International President Emeritus Edwin D. Hill was honored for a lifetime of service to the utility industry by the landmark labor-management organization he helped create.
|Kuhn and Hill with their awards, table lamps with gilded electrical meters.
Hill was presented the John D. Dingell Award at the annual meeting of the National Labor and Management Political Action Committee, along with Tom Kuhn, president of the Edison Electric Institute, a coalition of investor-owned utilities with nearly 220 million customers and 500,000 workers.
Hill and Kuhn co-foundeded LAMPAC in 2008 to advance the common goal of a healthy industry, reliable power and a well-trained workforce.
The award is named after the former Michigan representative, the longest serving member of Congress. Dingell sat on the Energy and Commerce Committee for nearly 60 years and was chair for more 30. He built a reputation for finding ways that labor and management could collaborate for the common good.
His wife, Michigan Rep. Debbie Dingell, and New Jersey Rep. Donald Norcross, the only IBEW member in Congress, presented the awards to Hill and Kuhn.
Dingell said she could not think of two people more deserving of the award.
“They show what can be accomplished when management and labor work together,” Dingell said.
With the scaffolding-covered Capitol building behind him, Hill accepted his award on behalf of IBEW members. He thanked the room of business managers, international representatives, elected officials, and utility executives, and expressed a philosophical view of the award.
“Giving me an award for building relationships is like giving a little kid an award for eating ice cream,” Hill said. “There will always be a certain adversarial nature to the relationship between labor and management, but that doesn’t mean we shouldn’t work to find common cause where we can.”
Kuhn accepted his award with some kind words and thanks of his own.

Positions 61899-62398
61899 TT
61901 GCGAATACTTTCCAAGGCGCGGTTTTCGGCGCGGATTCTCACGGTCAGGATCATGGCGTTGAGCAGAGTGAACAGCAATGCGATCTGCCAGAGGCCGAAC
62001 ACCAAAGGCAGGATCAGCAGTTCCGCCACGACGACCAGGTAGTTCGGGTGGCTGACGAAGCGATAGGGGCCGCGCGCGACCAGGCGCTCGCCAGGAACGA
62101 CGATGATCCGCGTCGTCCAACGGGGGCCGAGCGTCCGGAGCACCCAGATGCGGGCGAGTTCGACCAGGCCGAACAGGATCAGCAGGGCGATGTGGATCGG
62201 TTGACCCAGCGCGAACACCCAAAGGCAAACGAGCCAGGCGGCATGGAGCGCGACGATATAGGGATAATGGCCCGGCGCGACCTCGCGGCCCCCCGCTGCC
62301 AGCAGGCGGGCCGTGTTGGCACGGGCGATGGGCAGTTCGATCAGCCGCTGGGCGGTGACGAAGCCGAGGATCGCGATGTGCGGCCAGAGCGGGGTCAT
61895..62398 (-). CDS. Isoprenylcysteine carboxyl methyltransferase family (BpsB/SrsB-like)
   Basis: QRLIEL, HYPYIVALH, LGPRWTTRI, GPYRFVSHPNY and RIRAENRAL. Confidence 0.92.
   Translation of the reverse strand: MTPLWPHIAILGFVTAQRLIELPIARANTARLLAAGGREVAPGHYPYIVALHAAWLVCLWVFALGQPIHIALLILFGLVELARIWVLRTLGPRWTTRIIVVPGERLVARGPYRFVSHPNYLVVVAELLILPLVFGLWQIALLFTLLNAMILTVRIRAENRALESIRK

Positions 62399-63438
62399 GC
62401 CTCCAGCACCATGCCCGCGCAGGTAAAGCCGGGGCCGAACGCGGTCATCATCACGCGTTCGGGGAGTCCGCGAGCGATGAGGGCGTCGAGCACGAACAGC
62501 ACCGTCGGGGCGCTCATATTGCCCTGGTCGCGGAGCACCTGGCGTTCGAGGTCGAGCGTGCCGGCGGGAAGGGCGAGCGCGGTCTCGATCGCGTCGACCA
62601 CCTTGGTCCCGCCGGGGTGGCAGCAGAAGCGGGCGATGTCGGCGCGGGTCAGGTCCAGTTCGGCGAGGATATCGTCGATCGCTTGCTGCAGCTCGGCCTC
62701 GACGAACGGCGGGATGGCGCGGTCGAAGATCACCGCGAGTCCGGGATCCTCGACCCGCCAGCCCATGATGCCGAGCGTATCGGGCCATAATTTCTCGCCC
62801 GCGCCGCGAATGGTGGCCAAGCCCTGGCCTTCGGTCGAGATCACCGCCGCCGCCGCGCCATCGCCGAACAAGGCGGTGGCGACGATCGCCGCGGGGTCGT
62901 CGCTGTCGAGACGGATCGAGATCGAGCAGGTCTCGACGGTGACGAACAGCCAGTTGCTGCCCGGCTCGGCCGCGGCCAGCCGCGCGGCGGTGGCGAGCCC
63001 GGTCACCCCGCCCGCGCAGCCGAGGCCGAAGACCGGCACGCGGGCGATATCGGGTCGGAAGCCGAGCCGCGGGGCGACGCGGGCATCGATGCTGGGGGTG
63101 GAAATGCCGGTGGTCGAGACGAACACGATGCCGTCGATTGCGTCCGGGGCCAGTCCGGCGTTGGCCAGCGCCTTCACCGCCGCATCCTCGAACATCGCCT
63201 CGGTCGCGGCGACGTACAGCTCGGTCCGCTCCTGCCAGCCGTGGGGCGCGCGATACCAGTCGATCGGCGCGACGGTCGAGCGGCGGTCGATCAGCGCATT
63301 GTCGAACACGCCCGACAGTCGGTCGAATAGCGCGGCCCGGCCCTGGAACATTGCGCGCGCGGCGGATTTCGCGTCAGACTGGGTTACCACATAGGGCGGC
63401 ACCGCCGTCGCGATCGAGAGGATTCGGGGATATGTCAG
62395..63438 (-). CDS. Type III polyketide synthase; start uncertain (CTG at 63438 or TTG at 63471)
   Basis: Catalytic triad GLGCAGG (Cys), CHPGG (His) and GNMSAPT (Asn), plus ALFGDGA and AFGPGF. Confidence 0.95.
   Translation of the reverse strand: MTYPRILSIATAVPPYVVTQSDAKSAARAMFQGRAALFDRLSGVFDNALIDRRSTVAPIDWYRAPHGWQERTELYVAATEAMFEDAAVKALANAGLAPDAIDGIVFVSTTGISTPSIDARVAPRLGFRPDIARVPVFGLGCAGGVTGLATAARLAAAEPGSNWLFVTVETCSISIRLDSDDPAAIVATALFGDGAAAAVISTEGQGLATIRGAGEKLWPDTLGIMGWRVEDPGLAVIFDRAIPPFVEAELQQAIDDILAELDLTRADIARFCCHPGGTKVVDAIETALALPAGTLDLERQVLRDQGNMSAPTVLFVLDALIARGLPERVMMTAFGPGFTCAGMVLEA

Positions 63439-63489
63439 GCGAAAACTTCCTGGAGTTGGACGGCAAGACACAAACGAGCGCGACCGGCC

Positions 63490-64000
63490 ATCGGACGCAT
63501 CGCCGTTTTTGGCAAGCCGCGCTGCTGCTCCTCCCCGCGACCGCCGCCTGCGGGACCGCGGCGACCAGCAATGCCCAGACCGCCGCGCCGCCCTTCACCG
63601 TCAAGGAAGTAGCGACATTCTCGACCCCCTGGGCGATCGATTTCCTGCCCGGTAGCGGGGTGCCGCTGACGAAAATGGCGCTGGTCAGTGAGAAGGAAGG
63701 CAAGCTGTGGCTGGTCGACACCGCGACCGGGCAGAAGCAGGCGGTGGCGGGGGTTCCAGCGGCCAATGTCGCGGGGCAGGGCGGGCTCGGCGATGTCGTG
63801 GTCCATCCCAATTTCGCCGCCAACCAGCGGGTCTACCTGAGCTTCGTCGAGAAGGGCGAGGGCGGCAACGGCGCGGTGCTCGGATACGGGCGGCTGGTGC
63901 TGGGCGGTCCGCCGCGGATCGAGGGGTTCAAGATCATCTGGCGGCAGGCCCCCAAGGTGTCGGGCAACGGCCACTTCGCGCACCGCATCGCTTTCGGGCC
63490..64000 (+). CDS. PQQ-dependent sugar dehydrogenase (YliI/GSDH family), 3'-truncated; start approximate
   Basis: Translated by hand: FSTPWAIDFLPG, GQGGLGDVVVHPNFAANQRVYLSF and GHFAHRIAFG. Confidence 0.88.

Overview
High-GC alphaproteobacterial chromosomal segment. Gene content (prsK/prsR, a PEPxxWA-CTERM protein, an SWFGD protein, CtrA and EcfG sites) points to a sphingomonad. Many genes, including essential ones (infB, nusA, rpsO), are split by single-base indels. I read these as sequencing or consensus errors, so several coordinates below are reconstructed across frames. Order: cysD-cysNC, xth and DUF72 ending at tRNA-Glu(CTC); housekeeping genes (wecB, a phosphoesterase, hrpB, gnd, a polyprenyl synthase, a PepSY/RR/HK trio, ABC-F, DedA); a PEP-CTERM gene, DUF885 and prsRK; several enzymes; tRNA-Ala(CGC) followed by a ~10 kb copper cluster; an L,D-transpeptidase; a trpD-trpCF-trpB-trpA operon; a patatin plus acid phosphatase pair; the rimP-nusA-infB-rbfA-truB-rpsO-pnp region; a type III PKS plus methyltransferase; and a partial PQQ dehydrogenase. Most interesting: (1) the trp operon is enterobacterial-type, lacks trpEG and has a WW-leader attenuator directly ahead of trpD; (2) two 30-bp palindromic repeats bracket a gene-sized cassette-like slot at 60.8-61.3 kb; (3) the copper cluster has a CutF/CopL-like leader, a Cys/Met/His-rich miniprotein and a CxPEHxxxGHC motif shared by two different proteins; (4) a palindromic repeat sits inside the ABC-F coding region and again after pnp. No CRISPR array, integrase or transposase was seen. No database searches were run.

“I don’t deserve to be in the same category as Ed Hill. How he rose through the ranks to the highest office of the IBEW… his story is incredible,” Kuhn said. “The Code of Excellence is imbued in his heart that we better serve our members when we serve our customers first.”
Tom Kuhn, president of the Edison Electric Institute Kuhn, Michigan Rep. Debbie Dingell and International President Emeritus Edwin D. Hill at the National LAMPAC award ceremony where Kuhn and Hill received the John Dingell Award for service to the utility industry.
The Dingell Award, an engraved table lamp mounted with an electricity meter, was presented by American Electric Power Chairman, President & CEO Nicholas Akins and Utility Department Director Jim Hunter.
The ceremony came after a daylong conference focused on business and political challenges facing the utility industry.
Vacaville, Calif., Local 1245 Business Manager Tom Dalzell and Pacific Gas and Electric President- Electric Geisha Williams talked about the challenge of roof-top solar systems that use the grid without paying for it.
Akins presented a comprehensive technical and economic industry forecast and Politico columnist Mike Allen spoke about the state of the presidential campaign.
The mood of the meeting was perhaps best captured by Kuhn in his introduction.
“This is the most challenging time in our industry since Thomas Edison invented the business 130 years ago,” Kuhn said.
Nearly every speaker agreed with Kuhn’s assessment. Every day, utilities are confronted with novel technical, regulatory, and economic challenges. But throughout the day, company and IBEW leaders spoke about how they were meeting each challenge together.
A particular bright spot was the focus of a panel featuring Florida Power and Light President and CEO Eric Silagy and Utility System Council 4 Business Manager Gary Aleknavich.
Before the Code of Excellence was signed between FPL and the 11 locals in System Council 4, Aleknavich said, contract negotiations dragged on for months and thousands of grievances were filed against the company.
“Our last contract negotiation took 34 days from start to finish and I am proud to say we have zero, not one grievance pending arbitration,” Aleknavich said.
“Aligning our interests has made us better, stronger, and safer,” Silagy said. “We are really, really proud of how far we have come.”